THREE (2016) review

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Sixteen years after Help!!!, Johnnie To is back within the confines of a hospital, this time to tell the story of a brain surgeon (Zhao Wei) who is reeling with guilt after committing two medical mistakes that cost one patient his mobility and another his consciousness. And things are not getting better, as a cop (Louis Koo) and his squad barge into her medical unit with a wounded criminal (Wallace Chung). There’s a bullet in his head but he’s still conscious and full of calculated sardonic playfulness. It soon appears that he was shot in the head while unarmed, during a violent interrogation where he was threatened and roughed up, until one the cops’ gun went off by accident. Thus the cop is walking on eggshells as he needs to both cover his squad and get information from the criminal in order to stop his accomplices, who are still on a robbery spree in Hong Kong. This puts him at odds with the brain surgeon, who is not ready to lose another patient, whether he be a ruthless gangster or not.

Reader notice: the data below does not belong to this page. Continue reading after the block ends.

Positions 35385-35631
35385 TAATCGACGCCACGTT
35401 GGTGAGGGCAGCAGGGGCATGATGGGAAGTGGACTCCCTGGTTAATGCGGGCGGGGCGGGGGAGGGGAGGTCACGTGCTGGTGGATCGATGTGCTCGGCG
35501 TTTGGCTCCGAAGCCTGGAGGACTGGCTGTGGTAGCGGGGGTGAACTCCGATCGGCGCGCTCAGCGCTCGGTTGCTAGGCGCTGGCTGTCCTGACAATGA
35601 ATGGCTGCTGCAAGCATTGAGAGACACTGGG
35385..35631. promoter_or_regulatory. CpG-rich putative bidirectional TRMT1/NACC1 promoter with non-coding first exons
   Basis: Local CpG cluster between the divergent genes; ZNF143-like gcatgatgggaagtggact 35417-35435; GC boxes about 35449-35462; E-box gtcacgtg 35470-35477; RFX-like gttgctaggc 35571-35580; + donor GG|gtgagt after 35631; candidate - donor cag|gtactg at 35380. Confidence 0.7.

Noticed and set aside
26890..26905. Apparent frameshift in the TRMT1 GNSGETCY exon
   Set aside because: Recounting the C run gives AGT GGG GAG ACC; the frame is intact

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PAINTED SKIN (2008) review

Wang Sheng (Chen Kun) is a general who rescues a young woman named Xiao Wei (Zhou Xun) during a raid against desert bandits. Hearing that she is alone in the world he takes her as one of his household’s servants back home. But quickly after her arrival, people are found dead in the city, their hearts ripped off. Wang’s wife Peirong (Zhao Wei) suspects Xiao Wei, but the latter has won everyone over with a kindness. When Wang’s brother Pang Yong (Donnie Yen) comes back from a two-year absence, Peirong begs him to investigate the matter, which he does, with the help of Xia Bin (Sun Li), a young woman pretending to be a “demon-buster”. Adapted from Pu Songling’s short stories in Strange Stories from a Chinese Studio, Gordon Chan’s Painted Skin was a big hit in Asia, as well as Hong Kong’s submission for the Foreign Language Film Oscar in 2008. But this latter bidd for worlwide recognition fell flat, and understandably so : Gordon Chan’s film is a ghost story, but one that follows conventions quite alien to western ones.

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